Wozencraft has not remarried. "I'm being careful this time around," she says, her manner seeming to add, careful about everything. She wants most of all to be a writer. In a sudden burst of self-consciousness about her monologue, she declares, almost with gaiety, "I don't usually do this. I just sit in front of my computer."

The manuscript she first completed was 600 pages long, she says, and unpublishable. Eventually Wozencraft got some advice from Robert Towers, at Columbia University's graduate writing program: "Basically, throw out the first 300 pages" consisting of "autobiographical stuff" and lots of "telling" instead of "taking people to a place and letting them see it instead of sitting back and saying, 'This shouldn't be the case,' or, 'This is wrong.' ... At times it was just this diatribe against the criminal justice system."

Her book, several revisions later, is remarkably free of such lecturing, though Wozencraft is not bashful about answering when she is asked about the criminal justice system, and particularly about the war on the narcotics trade. Her account, for instance, should make the public wonder whether drug use, or even drug abuse, isn't an unavoidable hazard for any officer whose effectiveness, and perhaps his life, depends on keeping the trust of dealers.

"I'm not trying to cast any aspersions on narcotics officers. A lot of times they are very good people who get sucked into this thing with no idea what they're getting into. And once they're into it, they don't know how to get out of it until they're shuffled out the back door to deal with their problems -- alone. They're victims," Wozencraft says.

She says "nobody knows how powerful drugs are until they've actually experienced what it's like to be at the mercy of a powder, to need it so desperately that you're willing to do violence."

And her remedy for the drug problem?

"Legalize it," she says, impassively.

She tells a story.

"When I was in graduate school I lived in one of the worst drug neighborhoods in Manhattan. It's called Manhattan Valley. I lived down the hall from a crack dealer ... and every day I would walk past crackheads. I had heard about all this violent behavior, but the only thing these people ever did when I walked by -- it was just a little 4-by-4 area between two doors -- was they tried to get out of the way. They said 'excuse me' or 'we're sorry,' and let me walk through.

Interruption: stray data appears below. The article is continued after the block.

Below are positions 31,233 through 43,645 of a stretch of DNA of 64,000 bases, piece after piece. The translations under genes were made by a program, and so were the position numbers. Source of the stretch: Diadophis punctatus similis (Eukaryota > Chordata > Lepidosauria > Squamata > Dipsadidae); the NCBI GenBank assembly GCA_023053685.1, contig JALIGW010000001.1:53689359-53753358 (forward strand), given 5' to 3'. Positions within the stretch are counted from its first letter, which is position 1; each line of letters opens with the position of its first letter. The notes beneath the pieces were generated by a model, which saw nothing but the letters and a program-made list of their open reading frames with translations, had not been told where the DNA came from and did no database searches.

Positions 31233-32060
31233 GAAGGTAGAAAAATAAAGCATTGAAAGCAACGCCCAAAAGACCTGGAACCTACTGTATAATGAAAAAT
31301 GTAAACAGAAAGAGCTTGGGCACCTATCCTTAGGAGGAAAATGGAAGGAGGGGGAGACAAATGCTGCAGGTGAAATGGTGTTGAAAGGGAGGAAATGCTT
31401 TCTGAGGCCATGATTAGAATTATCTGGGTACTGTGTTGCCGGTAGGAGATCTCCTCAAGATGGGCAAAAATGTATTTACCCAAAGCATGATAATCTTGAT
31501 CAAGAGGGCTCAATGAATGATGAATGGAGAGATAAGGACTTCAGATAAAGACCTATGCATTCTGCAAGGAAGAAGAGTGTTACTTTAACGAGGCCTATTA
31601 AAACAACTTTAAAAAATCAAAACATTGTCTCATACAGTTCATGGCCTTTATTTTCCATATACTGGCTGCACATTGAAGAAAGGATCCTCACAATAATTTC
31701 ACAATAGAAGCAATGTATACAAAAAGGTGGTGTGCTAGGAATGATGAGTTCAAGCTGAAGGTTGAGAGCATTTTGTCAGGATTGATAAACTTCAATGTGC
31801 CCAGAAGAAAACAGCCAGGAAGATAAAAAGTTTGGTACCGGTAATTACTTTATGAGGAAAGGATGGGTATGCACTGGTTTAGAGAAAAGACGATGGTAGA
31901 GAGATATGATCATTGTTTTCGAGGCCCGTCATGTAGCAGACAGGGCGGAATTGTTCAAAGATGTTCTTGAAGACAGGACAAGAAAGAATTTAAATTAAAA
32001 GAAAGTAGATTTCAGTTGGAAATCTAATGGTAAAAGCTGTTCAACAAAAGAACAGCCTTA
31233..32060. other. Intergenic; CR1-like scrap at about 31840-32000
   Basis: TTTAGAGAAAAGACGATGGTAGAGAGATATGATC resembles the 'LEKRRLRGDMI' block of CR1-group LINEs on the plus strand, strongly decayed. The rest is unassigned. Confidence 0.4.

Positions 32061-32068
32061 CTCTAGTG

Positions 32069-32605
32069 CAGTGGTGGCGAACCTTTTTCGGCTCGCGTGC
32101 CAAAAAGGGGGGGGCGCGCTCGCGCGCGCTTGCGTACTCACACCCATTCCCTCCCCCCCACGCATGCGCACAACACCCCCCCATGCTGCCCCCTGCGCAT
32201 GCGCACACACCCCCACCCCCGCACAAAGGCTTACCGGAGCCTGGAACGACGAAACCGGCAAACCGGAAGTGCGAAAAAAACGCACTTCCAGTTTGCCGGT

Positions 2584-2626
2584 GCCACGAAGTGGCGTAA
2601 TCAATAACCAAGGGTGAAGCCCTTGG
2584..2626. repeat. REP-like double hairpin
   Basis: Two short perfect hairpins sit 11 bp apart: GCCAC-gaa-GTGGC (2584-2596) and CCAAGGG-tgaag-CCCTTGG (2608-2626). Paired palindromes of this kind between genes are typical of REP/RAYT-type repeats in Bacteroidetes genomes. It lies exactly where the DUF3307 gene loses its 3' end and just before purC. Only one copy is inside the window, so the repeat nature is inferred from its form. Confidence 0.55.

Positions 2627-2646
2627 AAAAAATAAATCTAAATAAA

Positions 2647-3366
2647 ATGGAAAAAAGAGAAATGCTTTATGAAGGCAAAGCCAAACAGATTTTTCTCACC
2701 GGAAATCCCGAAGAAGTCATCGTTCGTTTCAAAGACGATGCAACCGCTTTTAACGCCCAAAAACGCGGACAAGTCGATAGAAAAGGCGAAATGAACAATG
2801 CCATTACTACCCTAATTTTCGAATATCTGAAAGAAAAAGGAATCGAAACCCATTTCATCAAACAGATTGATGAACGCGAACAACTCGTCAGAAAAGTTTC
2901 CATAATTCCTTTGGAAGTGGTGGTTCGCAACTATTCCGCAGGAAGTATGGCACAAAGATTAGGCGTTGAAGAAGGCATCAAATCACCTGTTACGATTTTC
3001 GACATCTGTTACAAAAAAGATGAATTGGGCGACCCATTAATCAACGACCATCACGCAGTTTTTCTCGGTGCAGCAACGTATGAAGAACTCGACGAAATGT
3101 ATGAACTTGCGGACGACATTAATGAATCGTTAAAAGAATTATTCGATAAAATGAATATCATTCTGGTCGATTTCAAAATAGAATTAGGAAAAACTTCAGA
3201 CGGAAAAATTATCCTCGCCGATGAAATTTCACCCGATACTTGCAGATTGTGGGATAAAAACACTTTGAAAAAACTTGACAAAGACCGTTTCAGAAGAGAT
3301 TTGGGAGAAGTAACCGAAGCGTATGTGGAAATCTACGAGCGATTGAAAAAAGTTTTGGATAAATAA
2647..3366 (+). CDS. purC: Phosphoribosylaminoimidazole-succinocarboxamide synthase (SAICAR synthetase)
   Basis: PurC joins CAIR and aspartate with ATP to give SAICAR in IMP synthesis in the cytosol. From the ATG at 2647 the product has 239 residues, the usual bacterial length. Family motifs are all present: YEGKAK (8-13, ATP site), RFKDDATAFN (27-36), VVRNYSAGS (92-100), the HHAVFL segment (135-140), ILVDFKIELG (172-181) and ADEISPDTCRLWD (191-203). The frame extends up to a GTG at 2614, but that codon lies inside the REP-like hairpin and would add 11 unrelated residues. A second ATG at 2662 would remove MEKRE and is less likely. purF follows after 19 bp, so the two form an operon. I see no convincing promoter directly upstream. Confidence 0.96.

"The violence is the result of the laws against it and the difficulty in obtaining it. I'm not advocating drug use. It's horrible. Horrible." She stops a second. "It robs you of your capacity to feel joy."

Another story from the apartment building, about a pregnant mother on crack:

"This woman went into labor. Her 7-year-old daughter came to my apartment and said, 'Can you come and help.' I walked down to her apartment and she was sick and bleeding... . I called an ambulance and they took her to the hospital... .

"There were two weeks of silence from this apartment and finally I heard a baby crying. I went down to visit and here was this beautiful child. I was thrilled that she was alive and had survived it. A couple of days later her older daughter knocked on my door again. She had the baby with her. She said, 'I'm scared. I'm at home alone. Can I stay with you for a while?'

"So I was holding this baby and it was showing this kind of hypersensitivity that crack babies have. And I couldn't help but think that if this woman, instead of buying the crack on the street, had gone to a center to get the drug, maybe somebody there could have helped her, educated her about what she was doing and gotten her into a support situation, so she could have some kind of chance in the world. Because as it is now she has none."